Power Geometry in Urban Memory: Reading Taksim Square Through the Concept of Representation of Space

Ceren Göǧüş and Asiye Akgün Gültekin

Taksim Square, 2003. Image Courtesy of Writers Archive.

Can memory be manipulated? How far can the will to remember resist the manipulation of the hierarchy? Isolation and exclusion are still useful as disciplinary tools of power. Since this is the case, what role do so-called public spaces serve in memorializing certain isolated histories while separating and thus excluding others? If memory spaces exist in correlation with loss of memory, can searching for traces underneath the layers be the worst enemy of forgetting? How can the search for traces in official spatial histories reveal whose memory is being prioritized as truthful historical account and whose memory has been forgotten? Official spatial histories demand that certain memories are forgotten and thus delegitimized; does this render the readings of spaces as alternative memorialization meaningless? If so, does trying to create memory spaces cause monumentality independent from memory? Does the very act of formalizing spaces of memory create a certain monumentality independent from those who remember it? How will urban geographies, condemned to be symbolic spaces of politics, resist this?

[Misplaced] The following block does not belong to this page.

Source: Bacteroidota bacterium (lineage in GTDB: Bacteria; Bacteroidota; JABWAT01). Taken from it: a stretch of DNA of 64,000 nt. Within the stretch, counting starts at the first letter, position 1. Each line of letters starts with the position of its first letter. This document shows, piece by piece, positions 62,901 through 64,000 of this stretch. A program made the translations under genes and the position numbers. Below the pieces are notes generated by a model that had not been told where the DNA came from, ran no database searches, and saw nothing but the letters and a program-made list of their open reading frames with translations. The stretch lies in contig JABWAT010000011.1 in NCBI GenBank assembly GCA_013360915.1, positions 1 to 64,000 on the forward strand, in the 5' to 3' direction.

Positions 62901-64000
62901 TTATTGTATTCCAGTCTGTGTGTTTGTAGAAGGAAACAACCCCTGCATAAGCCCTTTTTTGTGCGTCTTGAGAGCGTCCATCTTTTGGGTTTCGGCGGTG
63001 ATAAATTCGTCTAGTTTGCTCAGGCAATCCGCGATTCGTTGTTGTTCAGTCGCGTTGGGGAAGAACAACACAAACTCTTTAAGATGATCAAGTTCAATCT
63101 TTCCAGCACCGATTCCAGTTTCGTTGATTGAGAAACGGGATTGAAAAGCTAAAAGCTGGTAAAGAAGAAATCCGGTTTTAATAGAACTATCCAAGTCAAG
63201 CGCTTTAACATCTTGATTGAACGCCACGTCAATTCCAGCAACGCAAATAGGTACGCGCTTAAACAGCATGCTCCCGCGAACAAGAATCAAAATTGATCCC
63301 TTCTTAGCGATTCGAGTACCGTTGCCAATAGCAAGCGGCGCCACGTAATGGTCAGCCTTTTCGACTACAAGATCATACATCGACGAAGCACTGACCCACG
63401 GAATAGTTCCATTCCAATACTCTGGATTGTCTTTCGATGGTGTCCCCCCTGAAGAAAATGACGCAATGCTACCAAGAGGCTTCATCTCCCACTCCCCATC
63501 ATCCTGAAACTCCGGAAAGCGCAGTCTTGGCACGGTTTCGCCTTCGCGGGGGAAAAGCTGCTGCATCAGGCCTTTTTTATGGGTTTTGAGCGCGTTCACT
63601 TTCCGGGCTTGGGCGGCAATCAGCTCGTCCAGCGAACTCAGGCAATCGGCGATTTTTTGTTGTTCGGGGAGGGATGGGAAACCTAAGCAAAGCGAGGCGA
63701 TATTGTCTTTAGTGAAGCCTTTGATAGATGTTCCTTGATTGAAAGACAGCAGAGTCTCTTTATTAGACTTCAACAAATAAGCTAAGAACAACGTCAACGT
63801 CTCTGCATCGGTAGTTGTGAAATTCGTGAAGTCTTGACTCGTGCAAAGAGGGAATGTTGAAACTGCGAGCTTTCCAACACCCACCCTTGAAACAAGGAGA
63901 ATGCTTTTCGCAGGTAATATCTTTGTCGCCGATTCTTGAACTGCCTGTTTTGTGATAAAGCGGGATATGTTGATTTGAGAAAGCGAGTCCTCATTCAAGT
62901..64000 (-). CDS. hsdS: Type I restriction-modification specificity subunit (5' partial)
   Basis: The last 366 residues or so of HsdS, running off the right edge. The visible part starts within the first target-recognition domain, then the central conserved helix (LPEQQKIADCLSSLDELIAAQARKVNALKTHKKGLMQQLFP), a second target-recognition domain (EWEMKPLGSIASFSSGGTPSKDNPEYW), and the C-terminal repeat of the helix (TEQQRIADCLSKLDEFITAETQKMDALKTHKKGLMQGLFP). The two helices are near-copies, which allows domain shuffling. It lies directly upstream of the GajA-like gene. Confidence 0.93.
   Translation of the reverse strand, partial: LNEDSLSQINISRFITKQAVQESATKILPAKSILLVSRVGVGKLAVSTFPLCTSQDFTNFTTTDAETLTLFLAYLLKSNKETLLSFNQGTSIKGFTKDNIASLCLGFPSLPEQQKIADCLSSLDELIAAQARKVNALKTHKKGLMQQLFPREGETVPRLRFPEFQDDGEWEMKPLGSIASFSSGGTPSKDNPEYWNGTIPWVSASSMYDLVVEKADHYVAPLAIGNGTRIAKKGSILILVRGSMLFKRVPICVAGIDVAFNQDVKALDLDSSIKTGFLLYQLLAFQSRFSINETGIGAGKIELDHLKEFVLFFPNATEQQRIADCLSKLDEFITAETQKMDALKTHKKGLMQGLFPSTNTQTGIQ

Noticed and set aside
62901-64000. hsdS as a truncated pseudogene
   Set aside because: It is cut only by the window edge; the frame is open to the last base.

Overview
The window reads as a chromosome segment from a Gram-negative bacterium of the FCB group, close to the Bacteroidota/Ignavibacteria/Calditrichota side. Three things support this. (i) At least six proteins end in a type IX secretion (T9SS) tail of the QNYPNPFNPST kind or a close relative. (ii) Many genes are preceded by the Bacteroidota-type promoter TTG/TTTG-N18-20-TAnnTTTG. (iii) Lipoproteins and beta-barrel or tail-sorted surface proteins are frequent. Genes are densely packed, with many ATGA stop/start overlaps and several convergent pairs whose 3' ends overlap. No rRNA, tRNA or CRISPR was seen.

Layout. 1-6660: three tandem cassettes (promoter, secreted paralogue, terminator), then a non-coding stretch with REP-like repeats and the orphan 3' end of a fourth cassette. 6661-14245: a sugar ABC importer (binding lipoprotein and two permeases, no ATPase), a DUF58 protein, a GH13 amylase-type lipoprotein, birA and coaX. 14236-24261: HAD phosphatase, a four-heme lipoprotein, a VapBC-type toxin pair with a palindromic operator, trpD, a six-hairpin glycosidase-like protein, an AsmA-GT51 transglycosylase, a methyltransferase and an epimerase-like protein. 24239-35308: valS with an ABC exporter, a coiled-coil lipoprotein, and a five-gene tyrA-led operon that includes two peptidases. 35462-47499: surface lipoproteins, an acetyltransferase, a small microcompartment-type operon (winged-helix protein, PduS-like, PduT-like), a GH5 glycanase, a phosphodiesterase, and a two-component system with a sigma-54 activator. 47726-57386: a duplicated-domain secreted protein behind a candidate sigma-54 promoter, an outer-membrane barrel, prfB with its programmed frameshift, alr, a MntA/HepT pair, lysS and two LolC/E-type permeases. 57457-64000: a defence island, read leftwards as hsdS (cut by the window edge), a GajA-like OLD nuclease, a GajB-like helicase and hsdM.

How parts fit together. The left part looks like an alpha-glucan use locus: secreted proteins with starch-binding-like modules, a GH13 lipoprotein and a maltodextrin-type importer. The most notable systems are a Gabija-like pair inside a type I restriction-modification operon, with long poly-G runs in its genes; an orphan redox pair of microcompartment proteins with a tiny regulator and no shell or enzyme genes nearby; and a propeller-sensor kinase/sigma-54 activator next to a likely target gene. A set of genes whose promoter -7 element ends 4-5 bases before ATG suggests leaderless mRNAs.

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Ceren Göǧüş is Assistant Professor of Architecture at the University of İstanbul Kültür University. She received her Master of Science and Ph.D. degrees in History of Architecture Program from İstanbul Technical University. Her major research interests include 19th century world exhibitions, monument architecture, 19th century Ottoman architecture and westernization period in Ottoman Empire with its effects on architecture.

Asiye Akgün Gültekin is Assistant Professor of Architecture at the University of İstanbul Kültür University. She received her Ph.D. in Architectural Design Programme from İstanbul Technical University in 2012. Her major research interests include urban segregation, spatial exclusion, and economic policy of space, social space issues.

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